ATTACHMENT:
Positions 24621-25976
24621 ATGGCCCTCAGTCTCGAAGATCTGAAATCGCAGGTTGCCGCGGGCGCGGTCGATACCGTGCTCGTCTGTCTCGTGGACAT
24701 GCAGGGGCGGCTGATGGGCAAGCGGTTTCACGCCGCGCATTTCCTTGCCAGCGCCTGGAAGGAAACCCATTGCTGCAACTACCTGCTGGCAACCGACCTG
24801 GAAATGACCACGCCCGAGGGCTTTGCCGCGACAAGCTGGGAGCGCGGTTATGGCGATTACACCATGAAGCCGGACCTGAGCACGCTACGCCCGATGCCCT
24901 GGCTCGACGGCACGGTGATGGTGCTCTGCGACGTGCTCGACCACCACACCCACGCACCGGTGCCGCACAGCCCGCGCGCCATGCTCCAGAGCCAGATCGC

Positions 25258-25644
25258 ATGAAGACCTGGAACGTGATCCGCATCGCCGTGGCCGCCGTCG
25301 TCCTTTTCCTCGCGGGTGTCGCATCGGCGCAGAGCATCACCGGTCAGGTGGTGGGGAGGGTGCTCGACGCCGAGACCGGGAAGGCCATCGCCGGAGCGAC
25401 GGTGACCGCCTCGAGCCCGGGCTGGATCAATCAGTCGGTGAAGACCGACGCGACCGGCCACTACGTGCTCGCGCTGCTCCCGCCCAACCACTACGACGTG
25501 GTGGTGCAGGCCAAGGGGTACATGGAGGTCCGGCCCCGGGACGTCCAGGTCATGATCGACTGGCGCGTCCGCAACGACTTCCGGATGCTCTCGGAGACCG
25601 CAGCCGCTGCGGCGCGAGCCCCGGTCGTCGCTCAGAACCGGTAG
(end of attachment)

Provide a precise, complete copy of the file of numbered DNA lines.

Positions 24621-25976
24621 ATGGCCCTCAGTCTCGAAGATCTGAAATCGCAGGTTGCCGCGGGCGCGGTCGATACCGTGCTCGTCTGTCTCGTGGACAT
24701 GCAGGGGCGGCTGATGGGCAAGCGGTTTCACGCCGCGCATTTCCTTGCCAGCGCCTGGAAGGAAACCCATTGCTGCAACTACCTGCTGGCAACCGACCTG
24801 GAAATGACCACGCCCGAGGGCTTTGCCGCGACAAGCTGGGAGCGCGGTTATGGCGATTACACCATGAAGCCGGACCTGAGCACGCTACGCCCGATGCCCT
24901 GGCTCGACGGCACGGTGATGGTGCTCTGCGACGTGCTCGACCACCACACCCACGCACCGGTGCCGCACAGCCCGCGCGCCATGCTCCAGAGCCAGATCGC

Positions 25258-25644
25258 ATGAAGACCTGGAACGTGATCCGCATCGCCGTGGCCGCCGTCG
25301 TCCTTTTCCTCGCGGGTGTCGCATCGGCGCAGAGCATCACCGGTCAGGTGGTGGGGAGGGTGCTCGACGCCGAGACCGGGAAGGCCATCGCCGGAGCGAC
25401 GGTGACCGCCTCGAGCCCGGGCTGGATCAATCAGTCGGTGAAGACCGACGCGACCGGCCACTACGTGCTCGCGCTGCTCCCGCCCAACCACTACGACGTG
25501 GTGGTGCAGGCCAAGGGGTACATGGAGGTCCGGCCCCGGGACGTCCAGGTCATGATCGACTGGCGCGTCCGCAACGACTTCCGGATGCTCTCGGAGACCG
25601 CAGCCGCTGCGGCGCGAGCCCCGGTCGTCGCTCAGAACCGGTAG